Community inclusion focuses on insuring that individuals with psychiatric disabilities have the same opportunities in life as everyone else, and this includes supporting people not only in meeting their most immediate and personal needs – a decent home, a good job, and a few friends – but also as they seek to have an impact on the world around them. Helping individuals to join civic groups – to support a neighborhood theater or to volunteer in a local soup kitchen or to help clean up a local park – can provide people who are really isolated from their communities with a ‘social network and a ‘sense of community’ they might not otherwise experience.
Colombo (see the citation below, from 2001) says that effective social networks are essential for the emotional and practical health of individuals, and that strong social networks are often characterized by “a willingness of members of the community to reciprocate in their supports for one another as part of a stable structure, and in which there are not only shared values but also joint participation in shaping the community.” It is this “joint participation in shaping the community” that is at the core of civic engagement.
Civic engagement offers people with serious mental illnesses an opportunity to help shape their world, sometimes with regard to their own most immediate needs but more often out of a pressing concern for their neighborhood, their friends and families, or their still broader concern for the nation. Community inclusion advocates have suggested several reasons for assisting people with psychiatric disabilities to become more engaged in civic life:
- Self-Efficacy: many feel that the emotional stability of those with serious mental illnesses are improved when they have a growing sense of mastery and efficacy, and engagement in civic life provides one important avenue for having an impact and gaining a sense of their ability to be effective in their interactions;
- Social Integration: others believe that joining civic associations and advocacy groups provides an opportunity for people to make new friends and broaden their social support networks through engagement with people without disabilities with whom they share common concerns; and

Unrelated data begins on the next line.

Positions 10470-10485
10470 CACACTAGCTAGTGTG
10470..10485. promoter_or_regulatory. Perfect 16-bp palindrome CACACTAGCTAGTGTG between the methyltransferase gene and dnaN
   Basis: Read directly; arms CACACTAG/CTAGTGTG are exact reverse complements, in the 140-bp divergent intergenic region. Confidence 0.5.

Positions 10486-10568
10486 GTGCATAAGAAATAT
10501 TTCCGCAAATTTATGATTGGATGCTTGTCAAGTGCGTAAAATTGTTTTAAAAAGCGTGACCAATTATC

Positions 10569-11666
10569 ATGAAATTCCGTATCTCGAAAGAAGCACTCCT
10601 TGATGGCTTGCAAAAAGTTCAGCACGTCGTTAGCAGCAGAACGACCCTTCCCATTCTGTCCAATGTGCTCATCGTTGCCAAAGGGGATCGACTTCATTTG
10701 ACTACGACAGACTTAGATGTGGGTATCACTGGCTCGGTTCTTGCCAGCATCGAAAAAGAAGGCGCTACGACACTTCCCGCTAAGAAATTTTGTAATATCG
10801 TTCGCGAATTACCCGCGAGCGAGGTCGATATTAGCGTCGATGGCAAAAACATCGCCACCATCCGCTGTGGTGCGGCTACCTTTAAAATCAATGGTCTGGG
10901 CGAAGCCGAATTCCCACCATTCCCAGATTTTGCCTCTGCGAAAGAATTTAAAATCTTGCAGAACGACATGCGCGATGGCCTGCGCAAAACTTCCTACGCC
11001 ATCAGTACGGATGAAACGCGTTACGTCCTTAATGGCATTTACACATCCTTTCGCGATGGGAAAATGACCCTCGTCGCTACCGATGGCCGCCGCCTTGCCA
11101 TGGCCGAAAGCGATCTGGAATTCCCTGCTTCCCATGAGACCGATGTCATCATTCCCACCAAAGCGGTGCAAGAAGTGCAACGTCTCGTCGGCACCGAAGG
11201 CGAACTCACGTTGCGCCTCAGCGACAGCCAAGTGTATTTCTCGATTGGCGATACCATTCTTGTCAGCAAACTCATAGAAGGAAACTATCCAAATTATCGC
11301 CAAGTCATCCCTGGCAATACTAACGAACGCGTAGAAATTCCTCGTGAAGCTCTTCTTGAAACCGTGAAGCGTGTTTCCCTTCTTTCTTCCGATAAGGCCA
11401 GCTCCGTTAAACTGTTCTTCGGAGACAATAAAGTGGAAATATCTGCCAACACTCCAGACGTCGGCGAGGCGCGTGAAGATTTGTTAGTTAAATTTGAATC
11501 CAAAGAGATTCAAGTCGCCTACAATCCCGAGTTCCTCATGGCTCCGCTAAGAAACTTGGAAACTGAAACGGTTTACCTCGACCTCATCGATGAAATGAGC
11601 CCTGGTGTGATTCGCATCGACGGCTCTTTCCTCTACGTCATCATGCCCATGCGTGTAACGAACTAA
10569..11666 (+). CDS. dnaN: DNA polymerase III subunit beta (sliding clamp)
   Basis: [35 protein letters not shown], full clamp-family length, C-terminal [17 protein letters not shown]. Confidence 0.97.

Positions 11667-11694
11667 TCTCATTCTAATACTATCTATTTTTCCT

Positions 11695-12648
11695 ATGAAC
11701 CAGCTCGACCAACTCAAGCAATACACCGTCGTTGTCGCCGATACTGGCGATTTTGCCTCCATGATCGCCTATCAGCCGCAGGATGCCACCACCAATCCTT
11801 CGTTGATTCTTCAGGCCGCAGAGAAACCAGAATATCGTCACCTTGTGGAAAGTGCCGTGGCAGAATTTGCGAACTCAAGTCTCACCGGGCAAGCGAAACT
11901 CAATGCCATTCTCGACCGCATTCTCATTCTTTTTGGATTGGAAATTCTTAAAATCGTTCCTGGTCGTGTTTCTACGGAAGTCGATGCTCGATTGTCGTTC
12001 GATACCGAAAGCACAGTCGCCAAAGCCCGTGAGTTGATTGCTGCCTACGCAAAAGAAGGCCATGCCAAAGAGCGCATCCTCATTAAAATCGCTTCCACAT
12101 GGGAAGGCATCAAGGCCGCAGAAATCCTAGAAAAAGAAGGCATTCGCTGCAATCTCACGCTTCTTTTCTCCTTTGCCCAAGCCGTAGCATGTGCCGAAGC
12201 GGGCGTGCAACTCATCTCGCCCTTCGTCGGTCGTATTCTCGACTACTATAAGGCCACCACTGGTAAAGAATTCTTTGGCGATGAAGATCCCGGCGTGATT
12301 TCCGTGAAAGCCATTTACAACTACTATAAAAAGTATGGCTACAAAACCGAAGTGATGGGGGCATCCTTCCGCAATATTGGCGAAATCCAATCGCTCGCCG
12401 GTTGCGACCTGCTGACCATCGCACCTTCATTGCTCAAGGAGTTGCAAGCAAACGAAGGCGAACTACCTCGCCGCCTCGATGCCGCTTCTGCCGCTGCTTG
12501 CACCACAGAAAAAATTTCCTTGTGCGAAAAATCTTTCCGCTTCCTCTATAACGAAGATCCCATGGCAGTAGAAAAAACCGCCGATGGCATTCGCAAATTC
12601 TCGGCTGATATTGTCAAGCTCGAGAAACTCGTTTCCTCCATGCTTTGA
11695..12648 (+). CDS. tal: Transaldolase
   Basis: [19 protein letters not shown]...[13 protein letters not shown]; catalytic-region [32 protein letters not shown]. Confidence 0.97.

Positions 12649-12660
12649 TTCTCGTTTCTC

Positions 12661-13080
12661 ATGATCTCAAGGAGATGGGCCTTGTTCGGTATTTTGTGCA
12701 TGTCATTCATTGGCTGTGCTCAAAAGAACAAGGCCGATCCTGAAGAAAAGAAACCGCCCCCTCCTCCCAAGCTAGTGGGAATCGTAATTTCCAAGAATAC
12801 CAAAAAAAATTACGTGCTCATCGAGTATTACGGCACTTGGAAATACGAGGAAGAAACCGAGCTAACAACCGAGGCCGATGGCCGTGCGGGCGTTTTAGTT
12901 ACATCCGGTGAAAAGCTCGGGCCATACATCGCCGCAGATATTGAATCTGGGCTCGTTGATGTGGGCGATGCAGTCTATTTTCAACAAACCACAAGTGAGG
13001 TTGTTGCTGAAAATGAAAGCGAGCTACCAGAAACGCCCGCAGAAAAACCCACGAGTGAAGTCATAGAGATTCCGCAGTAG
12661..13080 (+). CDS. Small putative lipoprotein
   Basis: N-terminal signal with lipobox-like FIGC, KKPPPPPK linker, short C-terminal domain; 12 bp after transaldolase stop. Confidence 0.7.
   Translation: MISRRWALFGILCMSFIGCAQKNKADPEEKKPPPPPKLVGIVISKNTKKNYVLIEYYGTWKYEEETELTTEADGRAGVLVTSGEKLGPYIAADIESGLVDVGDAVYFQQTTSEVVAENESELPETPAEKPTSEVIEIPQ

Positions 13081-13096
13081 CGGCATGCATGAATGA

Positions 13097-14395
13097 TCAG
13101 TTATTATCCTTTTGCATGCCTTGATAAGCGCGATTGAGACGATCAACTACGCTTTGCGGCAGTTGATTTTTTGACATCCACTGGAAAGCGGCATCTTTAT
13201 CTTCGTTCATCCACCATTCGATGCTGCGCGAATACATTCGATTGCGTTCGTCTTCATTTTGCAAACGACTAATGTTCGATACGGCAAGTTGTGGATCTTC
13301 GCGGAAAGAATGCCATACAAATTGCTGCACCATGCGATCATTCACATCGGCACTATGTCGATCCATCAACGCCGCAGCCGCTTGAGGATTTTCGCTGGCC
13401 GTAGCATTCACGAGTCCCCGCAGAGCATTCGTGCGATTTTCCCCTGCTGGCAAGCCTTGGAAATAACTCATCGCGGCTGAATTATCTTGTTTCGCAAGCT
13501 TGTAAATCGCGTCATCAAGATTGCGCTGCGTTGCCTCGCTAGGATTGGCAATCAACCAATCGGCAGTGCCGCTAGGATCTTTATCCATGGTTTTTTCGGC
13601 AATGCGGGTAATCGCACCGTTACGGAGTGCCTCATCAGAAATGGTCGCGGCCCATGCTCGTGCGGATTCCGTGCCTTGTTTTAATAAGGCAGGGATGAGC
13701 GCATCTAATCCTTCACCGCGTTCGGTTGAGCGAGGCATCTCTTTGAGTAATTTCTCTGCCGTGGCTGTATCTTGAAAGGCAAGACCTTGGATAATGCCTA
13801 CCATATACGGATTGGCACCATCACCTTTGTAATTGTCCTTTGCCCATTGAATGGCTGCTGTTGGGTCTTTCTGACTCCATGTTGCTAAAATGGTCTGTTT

- Personal Meaning: still others believe that individuals with serious mental illnesses, like everyone else, have a range of deeply held beliefs (about the environment, community development, the welfare of children, gun control, etc.) and that when they act on these beliefs, in concert with others, they find a way to add meaning to their lives.
For many people, of course, engagement in civic activity results from a very personal mix of these motivations: for people with psychiatric disabilities, however, a strong motivation may not be enough. Many consumers may need a mix of services and supports from mental health providers – both peer advocates and more traditional professional workers – to be able to take on the practical and emotional challenges of civic activity. Here, we discuss three arenas of civic activity: public issues; mental health advocacy; and nonprofit supports.
It should not be surprising (although it frequently is) that many people with serious psychiatric disabilities have civic concerns completely unrelated to their psychiatric status. Like other citizens, they may have vibrant views on the environment, gun control, the right to life, historic preservation, local cultural organizations, healthcare, etc., and they may want to take action (either as individuals or as part of an organized national or grassroots campaign) to participate in shaping their community.
More can be done by both consumer-run and traditional community mental health agencies to link people to civic-minded groups in their individual areas of interest. Sometimes simply helping a consumer to identify their interest, a corresponding community group, and a way to make contact will be enough. Often, however, the consumer may want a staff person to contact the community group ahead of time to smooth the way, or accompany the client in their first (or second or more) interaction with the group, or simply serve as someone to whom they can ‘report back’ as they get used to the new work of civic engagement in which they have landed. This is a role that Certified Peer Specialists can plan, and other professionals as well. All of this can occasional take a good deal of time, but it’s often easy to begin: